Being Gay in Egypt: the Truth
Conor Sheils delves into Egypt's gay community, and speaks frankly with an activist about the worsening problems facing homosexuals in the country.
Ahmed is an ordinary young Egyptian; he doesn't look out of place in any of the hustle and bustle of downtown Cairo. But Ahmed has a secret - he's gay. Despite the perceived secularism and relative liberalism, Egypt's gay community is suffering at the brutal hands of the security forces and religious zealots. Official figures are unsurprisingly unavailable in Egypt but some estimates claim that up to 10% of the population are homosexual. Despite this, homosexuality has long remained Mother Egypt's dirty little secret.
Ahmed has had to spend years of his life living in the shadows fearing attacks by police, religious groups, conservative Egyptians and even his own family and friends. The community has been ushered underground, with gay men and women forced to hang out in seedy backstreet saunas or haphazard informal gatherings. Ahmed highlights what he sees as a sickening homophobia among many Egyptians: "When I walk down the street with my partner the locals look at us like we are aliens. They turn their heads to each other and start to chat about what they see and clearly assume. People look at you like a monkey in a zoo, and you can see the hate in their eyes. That's what hurts the most."
For Ahmed and other members of the gay community, snide looks are only part of the problem. Last week, three men were arrested in the beach resort of Hurghada for allegedly "dancing provocatively" while dressed in female clothing at a nightclub at the resort. The trio now face court on indecency charges. "After the fall of Mubarak, police disappeared from the scene and there was a brief period of respite but since June 2013 things are as bad as ever. The situation has been particularly bad since October 2013. Police raided a hammam in October and a private party in around the same time. The security forces have even begun raiding hotel rooms in Cairo five-star hotels. They used to be a safe-haven but not anymore, we're back to the old days."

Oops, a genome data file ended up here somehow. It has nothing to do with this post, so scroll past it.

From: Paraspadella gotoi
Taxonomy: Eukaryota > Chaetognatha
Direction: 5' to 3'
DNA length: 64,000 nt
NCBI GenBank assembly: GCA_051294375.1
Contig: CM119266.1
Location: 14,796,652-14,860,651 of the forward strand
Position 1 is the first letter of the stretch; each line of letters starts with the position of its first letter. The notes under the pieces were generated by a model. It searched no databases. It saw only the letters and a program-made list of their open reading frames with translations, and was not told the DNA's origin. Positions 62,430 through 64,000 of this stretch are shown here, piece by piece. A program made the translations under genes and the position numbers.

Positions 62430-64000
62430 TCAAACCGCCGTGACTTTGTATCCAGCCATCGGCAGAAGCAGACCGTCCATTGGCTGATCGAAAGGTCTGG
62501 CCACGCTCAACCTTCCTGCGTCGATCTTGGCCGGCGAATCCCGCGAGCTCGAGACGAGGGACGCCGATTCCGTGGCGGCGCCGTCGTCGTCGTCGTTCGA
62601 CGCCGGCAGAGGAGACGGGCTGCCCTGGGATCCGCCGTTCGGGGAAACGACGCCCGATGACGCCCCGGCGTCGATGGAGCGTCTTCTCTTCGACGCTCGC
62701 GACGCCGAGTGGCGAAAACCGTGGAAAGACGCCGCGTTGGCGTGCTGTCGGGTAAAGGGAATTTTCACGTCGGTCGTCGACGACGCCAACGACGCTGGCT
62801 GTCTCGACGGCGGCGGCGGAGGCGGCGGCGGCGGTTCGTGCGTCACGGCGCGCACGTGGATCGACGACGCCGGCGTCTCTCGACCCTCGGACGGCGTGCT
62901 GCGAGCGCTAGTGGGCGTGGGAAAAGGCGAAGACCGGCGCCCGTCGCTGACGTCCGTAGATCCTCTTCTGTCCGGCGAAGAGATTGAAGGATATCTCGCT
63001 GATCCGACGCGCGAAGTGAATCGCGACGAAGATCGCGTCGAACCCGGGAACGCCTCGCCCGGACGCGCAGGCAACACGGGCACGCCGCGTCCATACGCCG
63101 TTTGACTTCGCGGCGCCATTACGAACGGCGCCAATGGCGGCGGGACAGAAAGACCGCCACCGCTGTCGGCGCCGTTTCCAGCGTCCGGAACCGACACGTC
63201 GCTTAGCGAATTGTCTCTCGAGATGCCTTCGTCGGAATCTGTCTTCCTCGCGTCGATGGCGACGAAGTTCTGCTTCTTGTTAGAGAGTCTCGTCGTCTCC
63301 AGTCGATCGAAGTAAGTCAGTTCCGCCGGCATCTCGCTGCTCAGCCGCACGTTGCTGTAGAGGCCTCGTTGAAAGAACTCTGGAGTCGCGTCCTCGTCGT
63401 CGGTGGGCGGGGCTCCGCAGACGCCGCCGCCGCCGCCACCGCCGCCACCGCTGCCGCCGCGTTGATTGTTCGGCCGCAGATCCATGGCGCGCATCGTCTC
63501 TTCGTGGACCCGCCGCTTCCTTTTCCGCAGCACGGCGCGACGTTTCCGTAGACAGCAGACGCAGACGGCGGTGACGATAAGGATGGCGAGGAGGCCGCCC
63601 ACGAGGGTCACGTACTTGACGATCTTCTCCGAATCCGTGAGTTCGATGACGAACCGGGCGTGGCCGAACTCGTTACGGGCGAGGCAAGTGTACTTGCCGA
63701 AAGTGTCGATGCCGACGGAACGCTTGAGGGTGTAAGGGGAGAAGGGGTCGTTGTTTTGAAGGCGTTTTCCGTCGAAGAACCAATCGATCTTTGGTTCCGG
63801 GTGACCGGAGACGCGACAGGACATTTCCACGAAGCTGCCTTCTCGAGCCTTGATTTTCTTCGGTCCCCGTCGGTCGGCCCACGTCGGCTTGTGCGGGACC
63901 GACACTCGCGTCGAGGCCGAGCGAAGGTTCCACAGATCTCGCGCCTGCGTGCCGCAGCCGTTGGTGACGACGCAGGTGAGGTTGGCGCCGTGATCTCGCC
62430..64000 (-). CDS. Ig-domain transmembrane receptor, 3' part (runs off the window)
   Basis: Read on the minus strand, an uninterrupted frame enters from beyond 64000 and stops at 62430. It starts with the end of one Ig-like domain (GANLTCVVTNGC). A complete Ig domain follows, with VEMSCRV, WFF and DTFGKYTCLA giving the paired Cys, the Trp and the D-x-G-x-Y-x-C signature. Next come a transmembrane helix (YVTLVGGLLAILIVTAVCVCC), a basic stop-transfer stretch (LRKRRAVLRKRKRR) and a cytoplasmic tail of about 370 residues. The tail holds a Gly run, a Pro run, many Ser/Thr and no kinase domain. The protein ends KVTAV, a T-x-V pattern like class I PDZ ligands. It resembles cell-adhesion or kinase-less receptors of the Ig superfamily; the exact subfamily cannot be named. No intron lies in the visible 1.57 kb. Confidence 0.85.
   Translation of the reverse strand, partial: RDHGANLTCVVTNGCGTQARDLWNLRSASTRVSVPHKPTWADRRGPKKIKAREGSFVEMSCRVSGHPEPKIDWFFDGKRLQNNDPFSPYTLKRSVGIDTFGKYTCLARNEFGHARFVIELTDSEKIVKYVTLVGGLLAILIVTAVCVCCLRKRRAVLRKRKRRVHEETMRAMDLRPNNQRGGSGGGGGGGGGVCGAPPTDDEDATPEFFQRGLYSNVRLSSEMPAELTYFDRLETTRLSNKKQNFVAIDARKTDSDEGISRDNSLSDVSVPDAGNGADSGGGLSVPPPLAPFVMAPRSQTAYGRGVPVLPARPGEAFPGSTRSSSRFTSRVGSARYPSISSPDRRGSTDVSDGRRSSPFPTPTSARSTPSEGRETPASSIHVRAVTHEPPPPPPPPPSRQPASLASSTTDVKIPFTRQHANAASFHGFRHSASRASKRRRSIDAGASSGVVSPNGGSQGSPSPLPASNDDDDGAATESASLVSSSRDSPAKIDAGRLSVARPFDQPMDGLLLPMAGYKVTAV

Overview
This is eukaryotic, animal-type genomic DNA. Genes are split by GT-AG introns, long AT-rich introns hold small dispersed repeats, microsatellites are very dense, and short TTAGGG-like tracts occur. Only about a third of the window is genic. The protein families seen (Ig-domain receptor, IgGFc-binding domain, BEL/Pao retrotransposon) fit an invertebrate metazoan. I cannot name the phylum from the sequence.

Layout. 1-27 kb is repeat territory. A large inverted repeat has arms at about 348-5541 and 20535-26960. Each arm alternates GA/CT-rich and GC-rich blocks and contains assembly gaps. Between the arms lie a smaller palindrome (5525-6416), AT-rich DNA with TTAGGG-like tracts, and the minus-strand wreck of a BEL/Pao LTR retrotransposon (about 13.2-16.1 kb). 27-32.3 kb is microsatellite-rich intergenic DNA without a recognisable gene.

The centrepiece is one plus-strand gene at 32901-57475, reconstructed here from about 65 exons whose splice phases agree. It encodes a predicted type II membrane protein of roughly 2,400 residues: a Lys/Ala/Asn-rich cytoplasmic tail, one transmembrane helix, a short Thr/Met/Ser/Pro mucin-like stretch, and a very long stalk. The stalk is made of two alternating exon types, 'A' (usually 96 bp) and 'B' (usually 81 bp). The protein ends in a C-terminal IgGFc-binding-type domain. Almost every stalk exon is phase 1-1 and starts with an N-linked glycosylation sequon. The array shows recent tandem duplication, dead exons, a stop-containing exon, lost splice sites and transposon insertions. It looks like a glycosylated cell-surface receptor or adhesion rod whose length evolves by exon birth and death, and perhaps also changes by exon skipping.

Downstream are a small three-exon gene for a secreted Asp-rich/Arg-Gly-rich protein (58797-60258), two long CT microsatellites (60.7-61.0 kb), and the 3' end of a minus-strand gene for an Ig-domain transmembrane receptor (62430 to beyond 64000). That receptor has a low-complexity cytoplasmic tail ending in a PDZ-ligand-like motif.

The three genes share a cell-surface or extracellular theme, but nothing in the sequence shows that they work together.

And Ahmed's theory appears true to many especially when one considers that this is just the latest in an ongoing crackdown by the country's security forces on Egypt's LGBT community. 14 men were arrested at a sauna in Cairo's El-Marg district in October and have since been charged with a variety of offences linked to so-called "indecent behaviour." Meanwhile, last November, nine men were arrested on similar at a private party in 6th October, as Ahmed mentions.
Of course, this trend dates back to the darkest days of the Mubarak regime. The infamous 'Cairo 52' case in 2001, when twenty-one men were handed three-year jail sentences after cops raided a party on the Queen Nile boat, is but one example. Ahmed, along with 30,000 others, also joined a Facebook group calling for Cairo's first 'Gay Pride' parade in the month's following the revolution. The page disappeared overnight - no explanation was given.
And now it looks like, despite numerous regime changes and revolutions, the story remains the same for Egypt's oppressed homosexual community. Ahmed also believes that Egyptian homophobia is often served with a side of downright hypocrisy."The people who judge you are the same people who hit on you. A religious man with a mark on his forehead is as likely to proposition you as anybody else. I have been offered sex more than 100 times by outwardly straight men, yet they feel disgusted with themselves. They are ashamed."
The situation in Egypt appearing to be worsening but what does the future hold for people like Ahmed and the millions of homosexuals living in constant fear?
"The future looks bleak right now. We don't know what is going to happen. But right now we're just back to square one."
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